This brings me back to my initial point about lags in monetary policy. In a piece published last week, we argued that more than half of the effects on the real economy of higher interests in developed markets had yet to be felt. But the impact of higher rates on the financial sector also comes through with a lag. This has already been the most aggressive monetary tightening cycle in four decades and when interest rates move up so sharply it shouldn’t be a surprise if some things break.

The week started with Jerome Powell suggesting that the strength of recent data could require an even more aggressive policy response and ended with the collapse of two mid-tier US banks. Even if the authorities are successful at putting a firewall around the problems at SVB and Signature Bank, the lags with which policy operates are a reason to adopt a more gradual approach to policy tightening from here.

We will be online to answer client questions about the fallout in the US and globally at 1pm GMT/9am ET today. Register here to join and to start getting your questions to the team.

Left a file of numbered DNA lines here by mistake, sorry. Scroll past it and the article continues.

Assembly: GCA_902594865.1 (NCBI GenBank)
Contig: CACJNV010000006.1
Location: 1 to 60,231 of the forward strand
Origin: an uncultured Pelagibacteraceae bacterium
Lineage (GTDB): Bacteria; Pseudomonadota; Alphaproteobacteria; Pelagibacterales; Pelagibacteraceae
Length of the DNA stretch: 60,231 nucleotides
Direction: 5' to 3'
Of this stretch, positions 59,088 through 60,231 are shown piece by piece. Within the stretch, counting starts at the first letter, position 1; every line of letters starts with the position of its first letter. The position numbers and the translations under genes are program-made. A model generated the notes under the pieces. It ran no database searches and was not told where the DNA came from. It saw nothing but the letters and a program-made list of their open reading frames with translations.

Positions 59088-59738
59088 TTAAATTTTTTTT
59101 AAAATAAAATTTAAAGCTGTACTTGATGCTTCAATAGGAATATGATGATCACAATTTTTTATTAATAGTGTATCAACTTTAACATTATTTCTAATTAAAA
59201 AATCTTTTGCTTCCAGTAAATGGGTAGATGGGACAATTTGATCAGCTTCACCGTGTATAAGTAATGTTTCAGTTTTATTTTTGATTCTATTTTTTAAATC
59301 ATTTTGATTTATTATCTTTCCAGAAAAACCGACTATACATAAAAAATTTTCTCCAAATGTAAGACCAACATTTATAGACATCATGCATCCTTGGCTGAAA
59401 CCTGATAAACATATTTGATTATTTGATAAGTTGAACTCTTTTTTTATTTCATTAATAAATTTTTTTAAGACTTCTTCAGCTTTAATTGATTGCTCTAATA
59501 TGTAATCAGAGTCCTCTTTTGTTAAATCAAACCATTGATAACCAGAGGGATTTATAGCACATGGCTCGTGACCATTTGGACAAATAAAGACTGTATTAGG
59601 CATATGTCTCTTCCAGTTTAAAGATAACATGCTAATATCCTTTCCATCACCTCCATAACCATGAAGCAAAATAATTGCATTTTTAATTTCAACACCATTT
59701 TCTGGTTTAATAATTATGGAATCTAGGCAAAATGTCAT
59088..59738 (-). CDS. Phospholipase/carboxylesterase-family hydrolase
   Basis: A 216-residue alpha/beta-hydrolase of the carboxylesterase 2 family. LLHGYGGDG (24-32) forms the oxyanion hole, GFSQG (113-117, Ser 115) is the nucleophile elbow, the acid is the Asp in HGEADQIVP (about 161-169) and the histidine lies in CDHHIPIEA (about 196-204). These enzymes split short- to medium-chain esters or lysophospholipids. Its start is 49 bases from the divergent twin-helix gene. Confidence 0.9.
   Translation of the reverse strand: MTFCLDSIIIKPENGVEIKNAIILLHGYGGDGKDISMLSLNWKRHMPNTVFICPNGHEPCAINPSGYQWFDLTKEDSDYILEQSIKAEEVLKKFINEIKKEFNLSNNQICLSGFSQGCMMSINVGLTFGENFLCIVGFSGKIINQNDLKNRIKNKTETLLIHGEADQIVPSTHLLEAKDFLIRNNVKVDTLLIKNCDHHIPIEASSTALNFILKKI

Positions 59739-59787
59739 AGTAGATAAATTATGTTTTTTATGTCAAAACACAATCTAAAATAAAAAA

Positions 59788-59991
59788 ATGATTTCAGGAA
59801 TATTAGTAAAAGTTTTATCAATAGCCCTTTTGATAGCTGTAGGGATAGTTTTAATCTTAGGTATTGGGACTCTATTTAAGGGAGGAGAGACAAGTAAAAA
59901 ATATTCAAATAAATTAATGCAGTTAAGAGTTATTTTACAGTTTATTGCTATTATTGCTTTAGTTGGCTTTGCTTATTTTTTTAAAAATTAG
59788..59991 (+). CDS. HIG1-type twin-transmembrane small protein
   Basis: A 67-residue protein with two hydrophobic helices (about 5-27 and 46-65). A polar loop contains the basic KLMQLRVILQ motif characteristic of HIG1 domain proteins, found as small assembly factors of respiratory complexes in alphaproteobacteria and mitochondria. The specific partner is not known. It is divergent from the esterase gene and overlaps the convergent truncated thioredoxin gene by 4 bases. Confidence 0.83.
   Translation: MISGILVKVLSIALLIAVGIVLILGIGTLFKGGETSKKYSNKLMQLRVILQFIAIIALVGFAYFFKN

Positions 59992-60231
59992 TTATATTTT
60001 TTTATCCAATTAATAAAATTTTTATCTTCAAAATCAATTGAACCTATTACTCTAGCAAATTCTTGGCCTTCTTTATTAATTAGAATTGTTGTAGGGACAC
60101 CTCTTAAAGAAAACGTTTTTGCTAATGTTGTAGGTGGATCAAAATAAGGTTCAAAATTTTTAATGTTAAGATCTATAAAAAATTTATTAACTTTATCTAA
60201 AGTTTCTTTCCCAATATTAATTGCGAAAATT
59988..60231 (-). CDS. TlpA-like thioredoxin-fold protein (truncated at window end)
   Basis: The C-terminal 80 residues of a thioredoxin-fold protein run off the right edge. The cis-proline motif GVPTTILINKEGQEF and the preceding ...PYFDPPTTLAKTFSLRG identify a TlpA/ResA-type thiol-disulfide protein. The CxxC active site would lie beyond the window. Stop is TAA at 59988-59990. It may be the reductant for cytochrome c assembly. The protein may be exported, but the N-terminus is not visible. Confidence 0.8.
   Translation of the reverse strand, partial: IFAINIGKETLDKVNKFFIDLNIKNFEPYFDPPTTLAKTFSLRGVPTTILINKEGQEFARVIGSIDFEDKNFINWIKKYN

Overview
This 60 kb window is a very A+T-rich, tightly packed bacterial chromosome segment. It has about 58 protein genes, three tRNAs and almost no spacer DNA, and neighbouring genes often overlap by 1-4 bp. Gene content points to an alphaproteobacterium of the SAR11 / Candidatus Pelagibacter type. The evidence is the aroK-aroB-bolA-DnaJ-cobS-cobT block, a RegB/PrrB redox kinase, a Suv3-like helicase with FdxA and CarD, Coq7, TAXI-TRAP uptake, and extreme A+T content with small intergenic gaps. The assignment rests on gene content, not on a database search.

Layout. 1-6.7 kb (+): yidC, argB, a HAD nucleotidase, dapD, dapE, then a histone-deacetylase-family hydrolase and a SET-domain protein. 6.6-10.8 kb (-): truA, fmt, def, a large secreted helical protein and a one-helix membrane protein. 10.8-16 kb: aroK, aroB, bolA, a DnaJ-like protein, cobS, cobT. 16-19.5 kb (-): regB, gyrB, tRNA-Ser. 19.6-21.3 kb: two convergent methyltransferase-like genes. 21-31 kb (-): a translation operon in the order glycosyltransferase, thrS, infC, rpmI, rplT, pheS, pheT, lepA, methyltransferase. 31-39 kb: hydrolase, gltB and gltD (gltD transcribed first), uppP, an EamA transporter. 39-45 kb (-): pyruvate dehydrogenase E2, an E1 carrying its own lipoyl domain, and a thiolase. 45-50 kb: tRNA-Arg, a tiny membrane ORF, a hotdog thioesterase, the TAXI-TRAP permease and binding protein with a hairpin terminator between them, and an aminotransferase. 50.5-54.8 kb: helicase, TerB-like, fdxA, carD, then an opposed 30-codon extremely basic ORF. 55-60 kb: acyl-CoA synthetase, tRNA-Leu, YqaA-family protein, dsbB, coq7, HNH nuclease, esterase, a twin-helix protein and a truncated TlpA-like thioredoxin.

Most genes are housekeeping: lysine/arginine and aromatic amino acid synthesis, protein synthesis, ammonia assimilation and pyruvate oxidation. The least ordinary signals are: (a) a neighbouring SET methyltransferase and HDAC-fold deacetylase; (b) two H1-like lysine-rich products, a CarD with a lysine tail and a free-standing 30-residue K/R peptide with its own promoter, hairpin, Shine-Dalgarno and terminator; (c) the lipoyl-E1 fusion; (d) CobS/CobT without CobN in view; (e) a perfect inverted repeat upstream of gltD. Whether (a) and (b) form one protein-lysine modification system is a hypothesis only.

In case you missed it:

  • Ahead of Wednesday’s Spring Budget announcement, Deputy Chief UK Economist Ruth Gregory explained what Chancellor Jeremy Hunt is likely to deliver
  • Our latest quarterly EM Financial Risk Monitor showed where the cracks are likely to appear in the emerging world in light of Powell’s hawkish testimony.

Note: We’re holding an online briefing today at 09:00 EST/13:00 GMT to take your questions about the crisis. Register here to join. Drop-In: The SVB crisis – What are the risks from here? Monday, March 13, 2023 at 1:00 PM Greenwich Mean Time.